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Last Saturday, I biked across town to celebrate the launch of Emily’s book, at a delightful event in her driveway. Emily shared early scenes from the book with me and Tasneem (all of us, above, at the launch), and it was wonderfully exciting to discover how Emily had structured the book in full; equally fascinating to discover — what was left out of the final version. Proof that letting go of material is as important as managing smooth transitions (note: these two elements may be the most challenging of any revision; and Emily has accomplished both brilliantly).

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What’s the difference between an office and a studio?

When I decided on a whim last weekend to buy some paint and make myself a yellow door, I wanted to create a space that invited me in; the opposite of “going to work.” My studio, I hope, will be welcoming, rich with changing visual inspiration, with space to stretch and do yoga, and to spread out and draw with crayons, too; but also, organized, tidy, holding just the essentials (as defined by me!). On Saturday, I cleaned out files and drawers. I said goodbye to some projects that have aged past their time; now stored on shelves in the attic. And on Sunday, I reunited with my younger self, the self who moved often, and who always claimed her new space with a few coats of fresh paint. I painted for hours, finding the joy in the task, letting my inner-perfectionist take over; while I worked, I listened to 1619, an essential podcast from The New York Times that centres slavery at the violent heart of American history.

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The new yellow door belongs to a studio.

So does the corkboard wall, the final piece to the puzzle, installed just last night by Kevin, who also researched it for me, and found a Canadian company that makes and sells all things cork. As you can see, I haven’t been brave enough to fill it with much, yet. But I hope to, and hope, too, that I will be brave enough to remove sketches and ideas when they’ve grown past their time.

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Knowing what to remove, what to take down, what to edit out is as essential to completion as invention itself.

Completion is not something I’ve gotten a handle on, recently (or even in the last number of years). I’ve been making, making, making new things, raw and muddled and messy. Now to learn (re-learn) how to finish projects, too.

Welcome to my studio.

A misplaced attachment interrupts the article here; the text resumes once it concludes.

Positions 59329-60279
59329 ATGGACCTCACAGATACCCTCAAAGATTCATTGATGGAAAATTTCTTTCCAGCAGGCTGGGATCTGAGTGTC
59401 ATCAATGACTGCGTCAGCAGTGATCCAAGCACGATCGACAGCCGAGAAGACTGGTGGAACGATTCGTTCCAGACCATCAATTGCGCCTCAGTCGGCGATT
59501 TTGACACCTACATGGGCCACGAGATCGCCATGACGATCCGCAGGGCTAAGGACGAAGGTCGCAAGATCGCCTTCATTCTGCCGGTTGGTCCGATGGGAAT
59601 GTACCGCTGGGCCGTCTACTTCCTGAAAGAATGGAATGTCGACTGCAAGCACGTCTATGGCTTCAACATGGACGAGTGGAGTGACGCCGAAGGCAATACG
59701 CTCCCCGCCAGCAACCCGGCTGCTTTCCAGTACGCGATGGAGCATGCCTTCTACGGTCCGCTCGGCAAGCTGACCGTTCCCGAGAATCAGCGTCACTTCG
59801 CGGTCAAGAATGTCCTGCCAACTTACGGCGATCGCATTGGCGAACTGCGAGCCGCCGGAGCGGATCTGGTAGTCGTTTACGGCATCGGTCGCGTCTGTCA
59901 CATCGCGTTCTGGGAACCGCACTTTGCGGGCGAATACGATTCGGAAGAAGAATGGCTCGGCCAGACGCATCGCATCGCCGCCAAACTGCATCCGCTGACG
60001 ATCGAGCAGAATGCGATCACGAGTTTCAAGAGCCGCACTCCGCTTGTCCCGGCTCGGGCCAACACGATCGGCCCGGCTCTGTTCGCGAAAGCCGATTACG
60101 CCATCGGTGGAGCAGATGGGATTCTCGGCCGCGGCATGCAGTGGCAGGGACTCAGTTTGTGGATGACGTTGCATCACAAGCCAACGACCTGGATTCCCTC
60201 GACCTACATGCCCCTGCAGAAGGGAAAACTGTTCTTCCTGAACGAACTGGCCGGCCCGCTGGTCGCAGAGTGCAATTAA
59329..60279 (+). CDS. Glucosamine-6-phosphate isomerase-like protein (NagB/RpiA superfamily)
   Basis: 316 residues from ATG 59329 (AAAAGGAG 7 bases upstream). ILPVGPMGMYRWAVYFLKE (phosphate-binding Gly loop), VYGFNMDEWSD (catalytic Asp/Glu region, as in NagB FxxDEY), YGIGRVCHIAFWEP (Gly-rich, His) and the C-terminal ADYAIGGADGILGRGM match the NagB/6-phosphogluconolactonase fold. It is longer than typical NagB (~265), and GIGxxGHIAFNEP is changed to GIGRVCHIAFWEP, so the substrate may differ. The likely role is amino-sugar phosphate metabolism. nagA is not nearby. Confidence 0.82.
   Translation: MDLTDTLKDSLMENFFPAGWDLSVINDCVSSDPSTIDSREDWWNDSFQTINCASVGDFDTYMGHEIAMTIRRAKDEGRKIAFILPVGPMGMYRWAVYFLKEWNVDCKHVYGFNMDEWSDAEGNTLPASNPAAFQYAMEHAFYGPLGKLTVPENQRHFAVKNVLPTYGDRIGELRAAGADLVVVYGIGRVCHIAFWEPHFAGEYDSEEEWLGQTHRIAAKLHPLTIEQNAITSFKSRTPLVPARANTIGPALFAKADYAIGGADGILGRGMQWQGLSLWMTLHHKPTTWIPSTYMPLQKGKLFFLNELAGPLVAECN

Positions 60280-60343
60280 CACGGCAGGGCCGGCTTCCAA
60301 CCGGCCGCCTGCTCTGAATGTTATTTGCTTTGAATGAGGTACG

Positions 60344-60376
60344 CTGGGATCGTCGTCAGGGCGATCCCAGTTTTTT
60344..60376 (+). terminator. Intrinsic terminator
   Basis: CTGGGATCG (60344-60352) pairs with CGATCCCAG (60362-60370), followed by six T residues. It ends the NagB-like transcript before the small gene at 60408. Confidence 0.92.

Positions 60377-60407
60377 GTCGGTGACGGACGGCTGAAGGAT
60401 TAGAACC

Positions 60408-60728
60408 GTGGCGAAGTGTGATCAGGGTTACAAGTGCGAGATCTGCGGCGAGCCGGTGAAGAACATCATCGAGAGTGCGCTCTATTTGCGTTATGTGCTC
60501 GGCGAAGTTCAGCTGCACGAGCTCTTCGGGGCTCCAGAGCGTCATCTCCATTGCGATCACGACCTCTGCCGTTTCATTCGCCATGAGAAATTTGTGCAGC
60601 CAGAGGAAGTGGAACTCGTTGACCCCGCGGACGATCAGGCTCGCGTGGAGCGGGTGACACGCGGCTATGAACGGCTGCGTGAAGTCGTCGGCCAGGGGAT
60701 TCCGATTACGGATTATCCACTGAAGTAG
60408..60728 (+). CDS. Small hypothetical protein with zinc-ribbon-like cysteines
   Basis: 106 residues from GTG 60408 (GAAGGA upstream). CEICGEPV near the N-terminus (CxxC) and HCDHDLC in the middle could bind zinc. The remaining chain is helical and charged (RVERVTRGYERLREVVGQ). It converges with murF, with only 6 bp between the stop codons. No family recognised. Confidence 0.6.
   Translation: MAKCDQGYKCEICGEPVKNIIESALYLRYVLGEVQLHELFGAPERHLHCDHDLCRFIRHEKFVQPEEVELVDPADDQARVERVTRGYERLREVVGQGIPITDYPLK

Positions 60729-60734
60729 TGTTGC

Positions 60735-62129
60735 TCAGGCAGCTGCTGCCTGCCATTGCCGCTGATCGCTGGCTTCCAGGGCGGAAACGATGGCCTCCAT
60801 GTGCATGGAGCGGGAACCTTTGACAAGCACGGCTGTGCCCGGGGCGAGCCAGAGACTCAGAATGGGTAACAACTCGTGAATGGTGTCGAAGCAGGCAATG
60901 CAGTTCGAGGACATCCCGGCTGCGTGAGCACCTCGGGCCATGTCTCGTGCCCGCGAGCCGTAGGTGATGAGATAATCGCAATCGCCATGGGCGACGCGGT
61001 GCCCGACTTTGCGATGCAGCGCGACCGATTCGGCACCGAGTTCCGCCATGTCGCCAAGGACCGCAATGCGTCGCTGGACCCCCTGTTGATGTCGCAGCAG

xo, Carrie

The kind of story we need right now

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The Sunflowers, by Mary Oliver

Come with me

into the field of sunflowers.

Their faces are burnished disks,

their dry spines

creak like ship masts,

their green leaves,

so heavy and many,

fill all day with the sticky

sugars of the sun.

Come with me

to visit the sunflowers,

they are shy

but want to be friends;

they have wonderful stories

of when they were young —

the important weather,

the wandering crows.

Don’t be afraid

to ask them questions!

Their bright faces,

which follow the sun,

will listen, and all

those rows of seeds —

each one a new life!

hope for a deeper acquaintance;

each of them, though it stands

in a crowd of many,

like a separate universe,

is lonely, the long work

of turning their lives

into a celebration

is not easy. Come

and let us talk with those modest faces,

the simple garments of leaves,

the coarse roots in the earth

so uprightly burning.

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Say you were invited to hold a sunflower, and examine it, while reading and thinking about these words in Mary Oliver’s poem. Say you were invited to respond by asking questions of the sunflower, or listening to the sunflower ask you questions. What would come into your mind, and onto the page? On Friday evening, outside around a fire pit, my friend Jen led a small group of us in this meditation. It was already, newly dark, and we used cellphones to illuminate the page and look at our sunflowers. which another friend had cut down and brought from her yard. Several of us found bees nestled into the flowers.

This is what I wrote.

“… the long work / of turning their lives / into a celebration / is not easy. / Come //”

Some solutions seem so simple

I will paint my office door the bright yellow

of this sunflower’s petals

I will spend the whole day reading a book

I will stretch and breathe

But when restlessness turns inside me

what should I do then, Sunflower, tell me?

When I am afraid

that my service is too meagre

and I can’t think what to do to be a

better person — what should I do, Sunflower?

The restlessness, the sense of longing

of energy unused or squandered

The list of all the harms I’ve caused

shuffling round and round inside me —

Tell me, what should I do

to fix these feelings, Sunflower?

It is true I hear you humming

Too tall, cut down, a living

bee nested in your blossom that has not

bloomed, tucked beneath the brighter face of you

You are humming not an answer

but a blessing with a sting:

Get on with living

You are not between two points

like a traveller on a train stalled between

destinations, you are in the only place

in which you are as you are — alive

and very you

Do you remember when you saw a whole

field of us, sunflowers, calling you

and you drove on, you said, It’s not